In today’s society, we’re seeing an influx of different cultures in the entertainment field. With this comes a new wave of actors who are auditioning with different accents. This can be a great advantage for landing a role.
Auditioning with a different accent can help you stand out from the crowd. It can also help you better connect with the character you’re auditioning for. If you’re able to successfully pull off the accent, it’ll show that you’re dedicated to the role and that you have the ability to change your voice to fit the character.
Different accents can also add depth and dimension to a character which makes it more believable. When done well, an accent can be one of the most memorable aspects of a performance.
Let’s take a look at some convincing accents:
Mare of Easttown – This HBO series takes place in Philadelphia, PA, USA. In real life, Kate Winslet is from the United Kingdom, so not only is she portraying an American Accent, but she adds an authentic Philly accent on top of it!
Mandela: Long Walk to Freedom – Idris Elba played the historic figure, Nelson Mandela. Idris is a British actor and an alumnus of the National Youth Theatre in London. So when it was time to play Mandela, Idris worked with a dialect coach to learn the South African accent. Also, Idris’ parents are West African so even though they have a different regional accent, Idris was able to draw bits and pieces from his folks.
The Wolf of Wall Street – Margot Robbie is from Dalby, Queensland, Australia. In The Wolf of Wall Street, which also stars Leonardo DiCaprio, Margot’s character Naomi Lapaglia is from Brooklyn, NY, but not just from “Brooklyn”… she’s from Bay Ridge, Brooklyn!
Bonus Video: If you want some laughs, check out this video of Leah Remini and Jennifer Lopez Explaining Brooklyn vs. the Bronx accents to James Corden.
Brokeback Mountain – Heath Ledger (RIP) was born and raised in Perth, Australia, but you’d never know it from watching his films where he uses an American accent. In Brokeback Mountain, he uses a regionally specific Wyoming, USA dialect in which he has to twist his mouth in order to get the words out with the correct accent.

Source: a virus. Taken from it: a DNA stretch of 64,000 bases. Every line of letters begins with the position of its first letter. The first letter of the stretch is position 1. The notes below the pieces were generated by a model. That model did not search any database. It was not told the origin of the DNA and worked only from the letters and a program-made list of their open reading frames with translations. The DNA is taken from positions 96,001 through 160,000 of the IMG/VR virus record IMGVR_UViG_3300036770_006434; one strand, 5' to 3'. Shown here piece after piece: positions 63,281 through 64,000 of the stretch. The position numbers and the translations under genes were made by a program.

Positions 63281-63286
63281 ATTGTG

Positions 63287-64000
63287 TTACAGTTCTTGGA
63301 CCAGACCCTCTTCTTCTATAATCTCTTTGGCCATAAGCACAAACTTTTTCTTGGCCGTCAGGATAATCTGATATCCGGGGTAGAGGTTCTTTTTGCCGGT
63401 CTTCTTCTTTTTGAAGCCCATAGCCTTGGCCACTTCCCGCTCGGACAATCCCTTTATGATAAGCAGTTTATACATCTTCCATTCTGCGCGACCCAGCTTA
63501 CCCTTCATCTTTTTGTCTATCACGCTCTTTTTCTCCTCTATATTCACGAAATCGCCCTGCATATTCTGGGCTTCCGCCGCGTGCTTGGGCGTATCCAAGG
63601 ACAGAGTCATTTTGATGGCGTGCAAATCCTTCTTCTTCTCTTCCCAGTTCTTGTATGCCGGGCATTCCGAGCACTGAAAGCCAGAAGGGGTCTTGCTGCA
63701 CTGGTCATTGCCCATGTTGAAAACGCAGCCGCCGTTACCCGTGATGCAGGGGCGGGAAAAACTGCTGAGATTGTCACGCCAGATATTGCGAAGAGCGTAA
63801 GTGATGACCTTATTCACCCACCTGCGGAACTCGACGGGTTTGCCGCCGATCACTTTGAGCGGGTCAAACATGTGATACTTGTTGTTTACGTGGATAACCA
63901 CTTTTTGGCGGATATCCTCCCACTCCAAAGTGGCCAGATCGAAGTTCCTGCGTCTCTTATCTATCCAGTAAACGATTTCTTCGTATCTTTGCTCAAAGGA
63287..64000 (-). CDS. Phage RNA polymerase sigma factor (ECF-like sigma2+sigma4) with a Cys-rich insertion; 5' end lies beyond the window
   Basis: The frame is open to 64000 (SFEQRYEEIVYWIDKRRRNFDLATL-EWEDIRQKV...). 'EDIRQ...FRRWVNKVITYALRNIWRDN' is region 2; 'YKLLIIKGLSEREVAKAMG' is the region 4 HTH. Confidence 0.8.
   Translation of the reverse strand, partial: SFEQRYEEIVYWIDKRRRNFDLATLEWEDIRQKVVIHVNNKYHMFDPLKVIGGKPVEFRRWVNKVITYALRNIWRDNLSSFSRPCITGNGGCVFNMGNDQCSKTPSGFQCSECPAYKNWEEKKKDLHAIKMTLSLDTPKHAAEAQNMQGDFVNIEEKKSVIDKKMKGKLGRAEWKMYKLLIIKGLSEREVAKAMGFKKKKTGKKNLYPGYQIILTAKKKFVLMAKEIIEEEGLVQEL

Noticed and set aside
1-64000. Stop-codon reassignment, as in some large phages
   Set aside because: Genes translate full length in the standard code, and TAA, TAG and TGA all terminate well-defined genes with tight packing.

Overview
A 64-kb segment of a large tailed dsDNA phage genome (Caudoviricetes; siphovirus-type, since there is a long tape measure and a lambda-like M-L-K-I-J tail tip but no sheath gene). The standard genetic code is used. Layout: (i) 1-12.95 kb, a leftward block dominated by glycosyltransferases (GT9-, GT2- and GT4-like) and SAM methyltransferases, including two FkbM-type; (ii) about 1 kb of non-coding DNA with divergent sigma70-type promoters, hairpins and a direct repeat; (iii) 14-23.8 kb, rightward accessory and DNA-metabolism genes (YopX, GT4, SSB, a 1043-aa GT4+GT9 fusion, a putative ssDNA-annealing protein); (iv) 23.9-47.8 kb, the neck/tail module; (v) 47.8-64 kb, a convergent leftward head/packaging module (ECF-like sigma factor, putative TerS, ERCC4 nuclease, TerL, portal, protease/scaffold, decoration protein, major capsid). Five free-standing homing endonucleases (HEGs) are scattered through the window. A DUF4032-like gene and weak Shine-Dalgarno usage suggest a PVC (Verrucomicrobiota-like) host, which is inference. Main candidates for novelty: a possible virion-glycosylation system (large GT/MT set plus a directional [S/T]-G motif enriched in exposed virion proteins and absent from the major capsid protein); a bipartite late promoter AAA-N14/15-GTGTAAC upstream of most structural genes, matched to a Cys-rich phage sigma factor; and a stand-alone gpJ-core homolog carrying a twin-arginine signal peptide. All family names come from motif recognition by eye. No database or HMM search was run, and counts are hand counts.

DirectSubmit NYCastings spoke with Broadway, television and film veteran actress, Faye Grant, who has performed with accents throughout her career. Growing up in Michigan, USA, Faye learned to adapt different dialects for her roles.
In the TV series State of Grace, Faye plays a Southern belle. Check out Faye’s Southern accent in this State of Grace reel. Her character, Tattie McKee, is so over the top, but that’s another discussion.
Faye Grant dived head on when we asked her about accents:
“I don’t really look at roles with ‘accents’ as accents because the person with an accent doesn’t have one where they come from — they’re just trying to speak American English as best they can. (The exemption is the Brits, who seem to become more British when in the USA).
Body language shifts and changes depending on culture, especially for women (even in the USA — think of a New Yorker growing up having to push their way into a subway car vs. a person from Alabama where life is slow), so cadence and syntax is only a part of playing a person from a different culture.
I tell young actors to travel and observe. Cultural differences are most prominent when you see how specific cultures handle being late for something.
I try to honor the writers’ vision of a character when auditioning, but if I see it as a person from another culture, I try to embody that.”
Obviously, the outcome you want to see from an audition is that you book the role. For some actors that means using an accent. But does auditioning with an accent actually help win the role?
There are pros and cons to using an accent during an audition. On the one hand, it can help you stand out from the other actors who are vying for the same role. It can also make your reading more believable and authentic. On the other hand, however, using an accent can be risky. If you don’t sound convincing, it could backfire and cost you the part.
So what’s the verdict? Ultimately, it depends on the situation. If you’re comfortable with using an accent and you think it will help your chances of landing the role, go for it.